Have you ever contacted Uber's customer service? First, you can't do anything except send a message with the app, but even then, you are constrained in your topics and ability to do so. Often, to get someone to read your issue, you have to select an irrelevant topic.
Once making it past that hurdle, you then send your message and wait for the inevitable misunderstood response. I have honestly never sent a message to Uber in which the response was in any way relevant to my actual complaint. Once going back and forth for the better part of a day with Uber, one may get a response that is aligned to the subject, but there's no guarantee there.
In my latest interaction with Uber, I requested a ride while in San Francisco. The app told me the wait would be about 8 minutes, and I waited while watching the car make its way to me. Once it was near, it was clear that the driver was going the wrong way and would never be able to reach my location. Sure enough, as the app was telling me that the driver was arriving, the car disappeared and the app told me that the driver had to cancel. Just like that.
I had to start over, wait another ten minutes and then... same thing. Driver cancelled.
The third time was a charm, some half-hour after I'd requested my first ride.
I contacted Uber and explained the situation and the response to me was that I should be fine, I wasn't charged a cancellation fee.
I explained that it was the driver who had cancelled and noted that had I cancelled, I would have been charged $5, but when a driver does it, there's no consequence.
The response I received asked me for a screen shot of the $5 charge I incurred.
After going back and forth, I finally managed to explain what happened and was then told that this is the policy and there would be no refund. Not even an apology.
So... Dara? How is this "making it right?"
One of the best things you can bring for your trip to Burning Man, if you're not going full-on generator, is an inverter to provide AC power from you car. This is something that can charge your USB devices, of course (and at a higher power level), but also provide standard plugs for AC power.
If you're wondering what you might use it for, I have two words for you: coffee maker. Okay, yes, I also use mine to keep my laptop charged (writing while at Burning Man is a thing - just mind the dust!). I've also used mine to run an AC-powered air mattress pump and other random things that don't lend themselves to battery-powered alternatives. I have no memory of someone bringing a flat screen TV and feeding it from an iPad to watch sports. Nope, I'm sure that didn't happen.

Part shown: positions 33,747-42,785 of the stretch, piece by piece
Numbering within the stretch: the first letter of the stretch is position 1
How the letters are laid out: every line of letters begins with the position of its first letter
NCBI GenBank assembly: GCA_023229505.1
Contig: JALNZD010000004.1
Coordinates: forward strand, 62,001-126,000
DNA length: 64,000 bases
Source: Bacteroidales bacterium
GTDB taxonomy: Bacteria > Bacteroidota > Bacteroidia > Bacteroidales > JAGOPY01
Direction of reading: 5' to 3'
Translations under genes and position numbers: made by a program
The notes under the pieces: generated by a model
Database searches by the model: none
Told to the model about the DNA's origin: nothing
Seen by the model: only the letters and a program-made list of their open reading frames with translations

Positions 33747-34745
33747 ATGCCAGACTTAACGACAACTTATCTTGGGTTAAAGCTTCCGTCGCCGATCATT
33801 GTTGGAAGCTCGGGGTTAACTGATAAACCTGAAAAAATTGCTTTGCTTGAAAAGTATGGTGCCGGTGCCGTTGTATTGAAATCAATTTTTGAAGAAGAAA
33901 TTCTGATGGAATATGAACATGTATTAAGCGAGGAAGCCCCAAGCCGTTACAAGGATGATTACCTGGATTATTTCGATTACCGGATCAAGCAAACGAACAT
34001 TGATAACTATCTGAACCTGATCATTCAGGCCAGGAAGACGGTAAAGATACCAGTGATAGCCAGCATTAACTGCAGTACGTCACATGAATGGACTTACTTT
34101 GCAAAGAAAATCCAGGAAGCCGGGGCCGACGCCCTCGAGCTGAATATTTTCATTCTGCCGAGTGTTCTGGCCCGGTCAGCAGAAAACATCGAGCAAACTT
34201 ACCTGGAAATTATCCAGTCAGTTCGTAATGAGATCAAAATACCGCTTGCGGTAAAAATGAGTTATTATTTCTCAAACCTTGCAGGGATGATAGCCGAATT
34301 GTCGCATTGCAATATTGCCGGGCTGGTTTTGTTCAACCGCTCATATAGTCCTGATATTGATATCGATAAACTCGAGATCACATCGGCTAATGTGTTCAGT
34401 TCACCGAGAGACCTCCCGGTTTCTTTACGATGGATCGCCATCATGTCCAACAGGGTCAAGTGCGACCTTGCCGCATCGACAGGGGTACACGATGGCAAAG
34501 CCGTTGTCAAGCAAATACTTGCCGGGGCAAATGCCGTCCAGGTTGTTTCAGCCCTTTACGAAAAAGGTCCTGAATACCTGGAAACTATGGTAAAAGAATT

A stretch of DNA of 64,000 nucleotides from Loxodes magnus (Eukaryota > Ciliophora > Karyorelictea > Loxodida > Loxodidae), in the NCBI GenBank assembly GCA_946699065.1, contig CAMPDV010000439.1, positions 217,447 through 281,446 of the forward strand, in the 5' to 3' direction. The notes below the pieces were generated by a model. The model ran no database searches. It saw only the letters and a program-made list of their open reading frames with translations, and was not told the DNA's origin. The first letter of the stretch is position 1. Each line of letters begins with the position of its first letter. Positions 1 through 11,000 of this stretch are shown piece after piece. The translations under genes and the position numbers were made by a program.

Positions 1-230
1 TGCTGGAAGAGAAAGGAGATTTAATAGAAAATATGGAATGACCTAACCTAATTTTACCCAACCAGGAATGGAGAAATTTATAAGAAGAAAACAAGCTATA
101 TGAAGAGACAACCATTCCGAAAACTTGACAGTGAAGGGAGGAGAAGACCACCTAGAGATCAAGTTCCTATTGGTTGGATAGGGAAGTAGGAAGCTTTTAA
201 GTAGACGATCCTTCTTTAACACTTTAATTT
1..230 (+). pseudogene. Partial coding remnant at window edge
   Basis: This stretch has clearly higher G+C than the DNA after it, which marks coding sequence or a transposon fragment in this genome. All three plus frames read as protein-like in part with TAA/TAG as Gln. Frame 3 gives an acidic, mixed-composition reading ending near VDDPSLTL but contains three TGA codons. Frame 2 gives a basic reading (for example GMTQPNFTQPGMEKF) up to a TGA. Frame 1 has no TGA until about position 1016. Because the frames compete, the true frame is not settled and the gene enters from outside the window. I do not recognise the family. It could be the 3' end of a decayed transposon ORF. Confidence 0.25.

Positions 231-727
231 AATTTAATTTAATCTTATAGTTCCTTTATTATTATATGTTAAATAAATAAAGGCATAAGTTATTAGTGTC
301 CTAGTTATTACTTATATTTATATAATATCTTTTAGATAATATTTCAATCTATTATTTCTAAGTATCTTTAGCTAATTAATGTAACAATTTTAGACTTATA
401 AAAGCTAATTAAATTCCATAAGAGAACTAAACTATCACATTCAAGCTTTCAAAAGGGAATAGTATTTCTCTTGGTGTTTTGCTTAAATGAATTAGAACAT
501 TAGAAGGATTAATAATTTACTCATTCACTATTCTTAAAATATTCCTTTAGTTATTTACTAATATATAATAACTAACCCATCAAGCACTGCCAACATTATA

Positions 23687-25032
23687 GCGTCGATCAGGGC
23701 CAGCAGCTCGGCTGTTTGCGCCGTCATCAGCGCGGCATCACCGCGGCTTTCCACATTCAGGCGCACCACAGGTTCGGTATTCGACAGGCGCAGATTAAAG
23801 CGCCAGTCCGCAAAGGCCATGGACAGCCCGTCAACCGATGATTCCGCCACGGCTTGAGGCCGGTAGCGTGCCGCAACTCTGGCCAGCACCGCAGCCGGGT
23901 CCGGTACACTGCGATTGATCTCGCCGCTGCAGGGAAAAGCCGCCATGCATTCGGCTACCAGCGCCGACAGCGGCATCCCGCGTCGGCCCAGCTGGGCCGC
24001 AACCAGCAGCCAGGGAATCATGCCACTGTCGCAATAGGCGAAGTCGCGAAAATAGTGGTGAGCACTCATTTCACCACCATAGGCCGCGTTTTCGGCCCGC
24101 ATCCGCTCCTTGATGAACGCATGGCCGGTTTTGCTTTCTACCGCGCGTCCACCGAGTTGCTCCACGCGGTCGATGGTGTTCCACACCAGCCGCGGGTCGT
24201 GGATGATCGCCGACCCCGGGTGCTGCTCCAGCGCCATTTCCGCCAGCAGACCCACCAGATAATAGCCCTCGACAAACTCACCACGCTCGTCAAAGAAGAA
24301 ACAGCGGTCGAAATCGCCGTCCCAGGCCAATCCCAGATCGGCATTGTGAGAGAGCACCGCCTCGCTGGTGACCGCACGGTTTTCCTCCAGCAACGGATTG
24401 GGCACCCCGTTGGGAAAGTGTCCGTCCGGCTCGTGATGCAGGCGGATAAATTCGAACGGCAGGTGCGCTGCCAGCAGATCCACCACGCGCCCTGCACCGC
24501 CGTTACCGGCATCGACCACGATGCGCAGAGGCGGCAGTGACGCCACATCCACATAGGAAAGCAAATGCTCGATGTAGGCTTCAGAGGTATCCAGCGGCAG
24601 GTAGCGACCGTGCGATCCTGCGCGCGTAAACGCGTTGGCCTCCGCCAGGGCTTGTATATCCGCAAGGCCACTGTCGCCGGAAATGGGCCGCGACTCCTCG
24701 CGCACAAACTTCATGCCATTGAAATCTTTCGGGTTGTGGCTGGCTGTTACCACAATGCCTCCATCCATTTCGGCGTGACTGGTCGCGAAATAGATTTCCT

No recommendation of an inverter would be proper, however, without a little background on its operation. The battery in your car provides 12 volts of DC power. Inverters take that DC power and turn it into the 110 volt AC power that you expect to find when you plug something in at home. But in doing this, it drains a lot of juice from your car's batter. In short, you don't want to use this without your car running. Think of your car like a generator - it burns gas to get you power. So especially at Burning Man, remember to pack in some gasoline to account for any time you're going to have your car running to provide power, lets you find you're out of gas when it's time for the great exodus home!
The unit I recommend, above, can plug into your car's cigarette lighter or be hooked up directly to the battery. When your car is running, it will be charging the battery while you're simultaneously using it for power. Make sure that your car's alternator is rated high enough to support the load the inverter will place on the battery. Determine how much power you will be pulling and just make sure your car can support that.
Considering that an inverter like this is cheap, it's a great thing to add to your packing list.
The failure at the Oscars demonstrates a good point to remember: $#!& Happens. My take is that after much analysis, we will find that there were duplicate stacks of envelopes on both sides of the stage, and the wrong envelope was given to the presenters (Warren Beatty and Faye Dunaway). Clearly, Mr. Beatty was confused and hoping someone would notice the problem and correct it. Unfortunately, it took a little longer.